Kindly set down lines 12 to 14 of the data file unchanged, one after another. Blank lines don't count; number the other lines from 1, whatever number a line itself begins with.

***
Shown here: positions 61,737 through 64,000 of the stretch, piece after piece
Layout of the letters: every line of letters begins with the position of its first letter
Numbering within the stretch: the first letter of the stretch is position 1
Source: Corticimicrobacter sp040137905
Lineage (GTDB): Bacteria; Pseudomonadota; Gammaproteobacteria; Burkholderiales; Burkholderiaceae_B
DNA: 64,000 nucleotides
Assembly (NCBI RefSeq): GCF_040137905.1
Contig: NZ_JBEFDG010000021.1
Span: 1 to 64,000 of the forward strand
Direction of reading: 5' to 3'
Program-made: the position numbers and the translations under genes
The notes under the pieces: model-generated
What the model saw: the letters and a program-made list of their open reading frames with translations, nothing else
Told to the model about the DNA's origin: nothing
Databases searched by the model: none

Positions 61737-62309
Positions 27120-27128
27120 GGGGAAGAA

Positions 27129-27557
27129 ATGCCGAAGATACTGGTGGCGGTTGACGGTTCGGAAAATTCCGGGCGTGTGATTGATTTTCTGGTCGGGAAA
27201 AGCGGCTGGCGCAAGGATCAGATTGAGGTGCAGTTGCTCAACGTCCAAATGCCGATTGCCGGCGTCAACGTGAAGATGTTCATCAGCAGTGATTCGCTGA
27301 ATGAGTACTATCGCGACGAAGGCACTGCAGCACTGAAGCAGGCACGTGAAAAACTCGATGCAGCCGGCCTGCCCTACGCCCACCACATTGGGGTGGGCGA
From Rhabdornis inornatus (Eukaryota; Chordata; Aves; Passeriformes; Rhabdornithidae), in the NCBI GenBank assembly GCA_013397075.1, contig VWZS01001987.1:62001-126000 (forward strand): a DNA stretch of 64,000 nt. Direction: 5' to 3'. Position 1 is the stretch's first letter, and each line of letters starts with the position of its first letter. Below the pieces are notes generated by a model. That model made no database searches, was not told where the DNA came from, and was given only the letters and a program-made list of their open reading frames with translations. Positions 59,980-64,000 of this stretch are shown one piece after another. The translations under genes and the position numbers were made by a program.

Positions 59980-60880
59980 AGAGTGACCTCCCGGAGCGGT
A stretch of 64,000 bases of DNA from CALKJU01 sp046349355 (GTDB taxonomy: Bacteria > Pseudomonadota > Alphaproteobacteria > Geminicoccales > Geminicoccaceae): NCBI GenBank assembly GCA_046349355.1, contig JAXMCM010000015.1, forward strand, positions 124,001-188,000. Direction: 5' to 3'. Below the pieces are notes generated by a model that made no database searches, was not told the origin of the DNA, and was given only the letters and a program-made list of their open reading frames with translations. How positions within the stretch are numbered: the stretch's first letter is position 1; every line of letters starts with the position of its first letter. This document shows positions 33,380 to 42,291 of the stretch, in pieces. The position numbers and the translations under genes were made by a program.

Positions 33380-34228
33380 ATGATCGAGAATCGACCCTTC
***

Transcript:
The notes under the pieces: model-generated
What the model saw: the letters and a program-made list of their open reading frames with translations, nothing else
Told to the model about the DNA's origin: nothing